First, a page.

Canucks Rioter Gives Us a Reason to Forgive Him (VIDEO)

Nicole Fabian-Weber
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canucks apologyHere are two things I bet you didn't expect to come from the Vancouver Canucks riot: One, a website has been created to identify the people who partook in it; and two, one rioter, apparently racked with guilt, posted a YouTube video of himself apologizing for what he did. Whodda thunk?

The website, CanucksRiot2011, posts photos and videos of looters and asks people to identify them. The images are even given captions like, "Tough guy punches window and young man." This system, started by an unhappy Vancouver fan, is working. One coffee shop alone has filed over 150 lawsuits against people who trashed and stole from their store.

I don't think it's presumptuous to say that the rioters who were drunk on Molson and power are probably crapping their blue, white, and green boxer shorts right now. So what's up with this guy who turned himself in?

The man, Jason Li, was all over the Internet when images of the riots first started surfacing. In fact, there's a pretty iconic, if that's what you want to call it, photo of him standing in front of a smashed store front, arms out-stretched, hockey stick in hand, mouth agape -- not in a shocked way, in an I-just-tore-s**t-up way. It was his Taxi Driver moment.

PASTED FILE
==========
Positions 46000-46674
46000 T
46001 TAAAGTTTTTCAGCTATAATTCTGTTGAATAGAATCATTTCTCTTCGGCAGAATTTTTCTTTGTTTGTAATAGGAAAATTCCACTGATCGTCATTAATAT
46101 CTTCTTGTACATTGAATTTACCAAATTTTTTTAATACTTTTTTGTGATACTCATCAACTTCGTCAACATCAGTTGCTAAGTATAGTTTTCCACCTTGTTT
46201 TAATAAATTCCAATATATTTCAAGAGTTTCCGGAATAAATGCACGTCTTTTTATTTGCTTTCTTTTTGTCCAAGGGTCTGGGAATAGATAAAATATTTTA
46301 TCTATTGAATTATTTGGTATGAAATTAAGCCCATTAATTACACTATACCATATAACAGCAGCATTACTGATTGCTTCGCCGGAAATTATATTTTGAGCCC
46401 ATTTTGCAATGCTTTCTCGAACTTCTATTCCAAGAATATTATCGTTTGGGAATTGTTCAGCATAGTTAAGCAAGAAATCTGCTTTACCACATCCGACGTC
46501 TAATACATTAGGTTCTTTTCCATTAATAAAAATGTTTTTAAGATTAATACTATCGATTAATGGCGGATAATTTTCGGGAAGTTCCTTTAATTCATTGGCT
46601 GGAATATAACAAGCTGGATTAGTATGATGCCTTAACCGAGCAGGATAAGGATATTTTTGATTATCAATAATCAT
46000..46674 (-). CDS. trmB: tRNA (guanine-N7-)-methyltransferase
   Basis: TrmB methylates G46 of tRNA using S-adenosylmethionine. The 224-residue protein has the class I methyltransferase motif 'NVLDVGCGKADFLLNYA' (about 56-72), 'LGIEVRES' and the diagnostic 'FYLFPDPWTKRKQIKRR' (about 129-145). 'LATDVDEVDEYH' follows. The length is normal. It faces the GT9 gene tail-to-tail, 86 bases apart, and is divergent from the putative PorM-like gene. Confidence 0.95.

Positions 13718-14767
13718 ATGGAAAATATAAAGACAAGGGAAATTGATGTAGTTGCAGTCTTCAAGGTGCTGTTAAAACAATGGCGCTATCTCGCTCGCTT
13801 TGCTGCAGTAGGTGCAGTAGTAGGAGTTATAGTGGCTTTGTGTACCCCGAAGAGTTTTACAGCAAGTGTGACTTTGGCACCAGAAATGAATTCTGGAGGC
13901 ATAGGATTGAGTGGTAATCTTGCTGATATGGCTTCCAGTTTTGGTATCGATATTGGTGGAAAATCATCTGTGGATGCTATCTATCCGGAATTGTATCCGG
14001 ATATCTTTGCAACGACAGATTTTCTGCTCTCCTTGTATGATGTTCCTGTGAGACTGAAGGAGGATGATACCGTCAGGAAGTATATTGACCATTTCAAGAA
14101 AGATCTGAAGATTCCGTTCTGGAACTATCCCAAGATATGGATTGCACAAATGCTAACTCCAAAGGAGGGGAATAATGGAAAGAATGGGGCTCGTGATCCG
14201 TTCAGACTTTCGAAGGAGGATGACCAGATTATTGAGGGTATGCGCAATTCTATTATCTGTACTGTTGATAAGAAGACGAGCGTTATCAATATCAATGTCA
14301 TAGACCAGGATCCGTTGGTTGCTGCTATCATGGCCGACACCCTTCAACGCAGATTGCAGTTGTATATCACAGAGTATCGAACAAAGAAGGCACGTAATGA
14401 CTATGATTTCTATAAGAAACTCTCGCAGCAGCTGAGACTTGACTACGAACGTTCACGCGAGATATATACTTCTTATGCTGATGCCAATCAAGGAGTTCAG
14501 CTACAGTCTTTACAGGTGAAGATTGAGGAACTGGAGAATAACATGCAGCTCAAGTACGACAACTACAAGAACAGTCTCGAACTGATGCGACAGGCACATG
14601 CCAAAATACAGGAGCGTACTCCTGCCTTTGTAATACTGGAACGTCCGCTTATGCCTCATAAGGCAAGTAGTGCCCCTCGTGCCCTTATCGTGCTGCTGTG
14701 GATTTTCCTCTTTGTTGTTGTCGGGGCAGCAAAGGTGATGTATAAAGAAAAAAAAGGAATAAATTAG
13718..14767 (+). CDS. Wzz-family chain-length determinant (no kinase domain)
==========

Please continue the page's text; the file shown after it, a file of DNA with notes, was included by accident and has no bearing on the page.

But now here he is, weeks later, apologizing to the world on the Internet. And his words seem to be genuine. There are no traces of the maniacal weapon-wielding destruct-or he once appeared to be. Only a nerdy Asian dude who seems to have lost a night or two of sleep for what he did. It's kind of great.

Some may say Li is just doing this to clear his name. His face and name were plastered all over the Internet -- and the response to him, understandably, was not a kind one. But I disagree. If you watch the video, Li seems like somebody who was really just swept up in the moment. Maybe it's the glasses, but he doesn't seem like a bad person.

For the hundreds of people who took part in the riots that fateful Stanley Cup night, I'd say we can probably count on both hands how many are actually sorry. And we can probably count on one the people who will post a video admitting this on YouTube.

Check out the video for yourself:

Do you think Jason is sorry?

 

Image via YouTube

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